The Workers' and Peasants' Red Army shortened to Red Army was the army and the air force of the Russian Soviet Federative Socialist Republic, after 1922, the Union of Soviet Socialist Republics. The army was established after the 1917 October Revolution; the Bolsheviks raised an army to oppose the military confederations of their adversaries during the Russian Civil War. Beginning in February 1946, the Red Army, along with the Soviet Navy, embodied the main component of the Soviet Armed Forces; the Red Army provided the largest land force in the Allied victory in the European theatre of World War II, its invasion of Manchuria assisted the unconditional surrender of Imperial Japan. During operations on the Eastern Front, it accounted for 75–80% of casualties the Wehrmacht and Waffen-SS suffered during the war and captured the Nazi German capital, Berlin. In September 1917, Vladimir Lenin wrote: "There is only one way to prevent the restoration of the police, and, to create a people's militia and to fuse it with the army."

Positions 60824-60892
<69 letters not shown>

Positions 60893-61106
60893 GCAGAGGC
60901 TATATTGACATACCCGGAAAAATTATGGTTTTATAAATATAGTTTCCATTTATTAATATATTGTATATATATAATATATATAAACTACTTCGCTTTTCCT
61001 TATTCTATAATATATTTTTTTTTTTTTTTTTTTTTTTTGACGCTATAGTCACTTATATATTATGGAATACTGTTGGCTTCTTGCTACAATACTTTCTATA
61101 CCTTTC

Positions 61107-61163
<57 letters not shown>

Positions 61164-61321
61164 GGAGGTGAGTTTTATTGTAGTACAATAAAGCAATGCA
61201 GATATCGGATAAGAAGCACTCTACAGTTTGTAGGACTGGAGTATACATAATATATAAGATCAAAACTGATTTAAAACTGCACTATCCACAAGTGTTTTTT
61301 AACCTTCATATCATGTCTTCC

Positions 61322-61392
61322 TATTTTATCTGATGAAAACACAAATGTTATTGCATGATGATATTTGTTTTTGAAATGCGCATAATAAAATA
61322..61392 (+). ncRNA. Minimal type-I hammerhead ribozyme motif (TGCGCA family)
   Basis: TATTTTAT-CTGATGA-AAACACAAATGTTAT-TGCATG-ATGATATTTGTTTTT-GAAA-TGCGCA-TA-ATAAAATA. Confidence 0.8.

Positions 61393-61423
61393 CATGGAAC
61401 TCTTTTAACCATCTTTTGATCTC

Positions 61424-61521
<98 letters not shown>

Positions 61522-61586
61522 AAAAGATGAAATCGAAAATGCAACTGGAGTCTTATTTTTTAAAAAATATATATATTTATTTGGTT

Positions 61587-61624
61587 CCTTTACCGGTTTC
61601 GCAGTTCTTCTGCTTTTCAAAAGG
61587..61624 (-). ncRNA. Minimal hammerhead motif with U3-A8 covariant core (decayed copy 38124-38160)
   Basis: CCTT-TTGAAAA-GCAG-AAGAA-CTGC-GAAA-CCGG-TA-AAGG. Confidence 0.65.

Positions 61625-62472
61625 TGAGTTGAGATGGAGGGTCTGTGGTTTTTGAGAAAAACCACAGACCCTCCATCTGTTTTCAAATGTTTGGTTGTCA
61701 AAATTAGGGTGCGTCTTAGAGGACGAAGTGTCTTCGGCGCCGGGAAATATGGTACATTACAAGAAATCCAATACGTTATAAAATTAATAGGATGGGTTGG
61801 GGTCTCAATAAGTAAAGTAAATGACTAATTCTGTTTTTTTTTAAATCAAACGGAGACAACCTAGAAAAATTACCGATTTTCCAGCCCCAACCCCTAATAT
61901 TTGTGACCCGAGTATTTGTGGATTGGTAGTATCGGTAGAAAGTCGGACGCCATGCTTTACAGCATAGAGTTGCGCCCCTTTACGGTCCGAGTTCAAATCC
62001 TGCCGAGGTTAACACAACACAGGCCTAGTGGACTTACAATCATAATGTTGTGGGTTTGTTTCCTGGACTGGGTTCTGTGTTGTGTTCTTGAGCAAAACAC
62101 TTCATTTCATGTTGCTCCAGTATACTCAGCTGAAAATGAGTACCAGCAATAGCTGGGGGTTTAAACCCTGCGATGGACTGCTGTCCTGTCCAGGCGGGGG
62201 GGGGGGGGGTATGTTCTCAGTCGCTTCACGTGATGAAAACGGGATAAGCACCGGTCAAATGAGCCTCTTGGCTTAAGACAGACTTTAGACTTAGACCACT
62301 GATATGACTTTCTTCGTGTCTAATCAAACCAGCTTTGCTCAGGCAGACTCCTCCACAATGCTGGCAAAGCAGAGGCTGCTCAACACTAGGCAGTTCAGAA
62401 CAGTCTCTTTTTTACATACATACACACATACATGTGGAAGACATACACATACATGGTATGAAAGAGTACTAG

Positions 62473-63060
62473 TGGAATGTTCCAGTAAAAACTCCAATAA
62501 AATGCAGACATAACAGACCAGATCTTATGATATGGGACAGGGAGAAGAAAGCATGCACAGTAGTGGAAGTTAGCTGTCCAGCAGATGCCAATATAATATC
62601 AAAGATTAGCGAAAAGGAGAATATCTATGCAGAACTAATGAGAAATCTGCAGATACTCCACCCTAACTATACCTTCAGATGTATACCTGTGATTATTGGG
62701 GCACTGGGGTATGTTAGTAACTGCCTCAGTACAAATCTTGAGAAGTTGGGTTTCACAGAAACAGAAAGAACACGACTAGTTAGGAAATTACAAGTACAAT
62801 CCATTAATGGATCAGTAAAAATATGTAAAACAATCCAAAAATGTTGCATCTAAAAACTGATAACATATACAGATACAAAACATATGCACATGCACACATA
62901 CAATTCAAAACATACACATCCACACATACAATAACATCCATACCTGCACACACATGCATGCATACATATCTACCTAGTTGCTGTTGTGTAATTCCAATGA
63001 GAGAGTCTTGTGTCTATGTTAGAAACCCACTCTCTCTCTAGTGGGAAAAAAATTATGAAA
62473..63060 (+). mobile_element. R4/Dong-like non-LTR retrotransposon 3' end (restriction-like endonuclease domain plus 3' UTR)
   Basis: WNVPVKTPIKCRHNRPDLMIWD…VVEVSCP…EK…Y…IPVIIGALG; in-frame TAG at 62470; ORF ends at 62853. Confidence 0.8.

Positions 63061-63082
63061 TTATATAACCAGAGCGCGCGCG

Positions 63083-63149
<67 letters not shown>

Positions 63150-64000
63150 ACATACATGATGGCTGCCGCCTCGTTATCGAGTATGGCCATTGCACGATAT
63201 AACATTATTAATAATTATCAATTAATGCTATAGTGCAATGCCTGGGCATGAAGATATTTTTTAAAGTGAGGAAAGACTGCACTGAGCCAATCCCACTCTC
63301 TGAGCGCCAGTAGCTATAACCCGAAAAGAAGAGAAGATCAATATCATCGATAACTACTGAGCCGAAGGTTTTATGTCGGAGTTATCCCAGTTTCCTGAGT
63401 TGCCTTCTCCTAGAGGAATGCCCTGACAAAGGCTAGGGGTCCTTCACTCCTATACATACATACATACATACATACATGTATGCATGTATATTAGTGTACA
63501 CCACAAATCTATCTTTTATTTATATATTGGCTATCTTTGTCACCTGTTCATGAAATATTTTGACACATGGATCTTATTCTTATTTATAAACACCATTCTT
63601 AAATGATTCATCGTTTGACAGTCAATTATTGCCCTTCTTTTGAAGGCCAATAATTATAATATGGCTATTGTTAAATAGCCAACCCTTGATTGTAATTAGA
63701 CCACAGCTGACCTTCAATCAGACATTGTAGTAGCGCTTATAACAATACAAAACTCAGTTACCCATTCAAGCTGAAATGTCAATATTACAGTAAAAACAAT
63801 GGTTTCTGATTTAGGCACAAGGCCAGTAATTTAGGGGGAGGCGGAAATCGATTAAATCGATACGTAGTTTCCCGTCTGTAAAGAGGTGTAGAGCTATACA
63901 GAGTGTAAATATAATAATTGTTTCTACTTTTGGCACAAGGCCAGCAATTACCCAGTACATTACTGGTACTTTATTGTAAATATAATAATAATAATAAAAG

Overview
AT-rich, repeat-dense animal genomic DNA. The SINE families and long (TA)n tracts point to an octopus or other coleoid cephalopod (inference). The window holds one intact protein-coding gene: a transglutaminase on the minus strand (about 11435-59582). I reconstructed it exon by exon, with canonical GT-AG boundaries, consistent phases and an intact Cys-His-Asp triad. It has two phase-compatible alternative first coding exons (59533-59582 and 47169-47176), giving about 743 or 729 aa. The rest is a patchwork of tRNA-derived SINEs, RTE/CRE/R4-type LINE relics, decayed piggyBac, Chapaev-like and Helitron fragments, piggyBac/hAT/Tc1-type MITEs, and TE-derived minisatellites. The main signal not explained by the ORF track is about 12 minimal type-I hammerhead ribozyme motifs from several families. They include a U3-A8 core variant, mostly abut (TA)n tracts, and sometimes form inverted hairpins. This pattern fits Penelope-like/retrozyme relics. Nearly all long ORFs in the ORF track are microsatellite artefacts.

At the time, the Imperial Russian Army had started to collapse. 23% of the male population of the Russian Empire were mobilized. The Tsarist general Nikolay Dukhonin estimated that there had been 2 million deserters, 1.8 million dead, 5 million wounded and 2 million prisoners. He estimated the remaining troops as numbering 10 million. While the Imperial Russian Army was being taken apart, "it became apparent that the rag-tag Red Guard units and elements of the imperial army who had gone over the side of the Bolsheviks were quite inadequate to the task of defending the new government against external foes." Therefore, the Council of People's Commissars decided to form the Red Army on 28 January 1918. They envisioned a body "formed from the class-conscious and best elements of the working classes." All citizens of the Russian republic aged 18 or older were eligible. Its role being the defense "of the Soviet authority, the creation of a basis for the transformation of the standing army into a force deriving its strength from a nation in arms, furthermore, the creation of a basis for the support of the coming Socialist Revolution in Europe."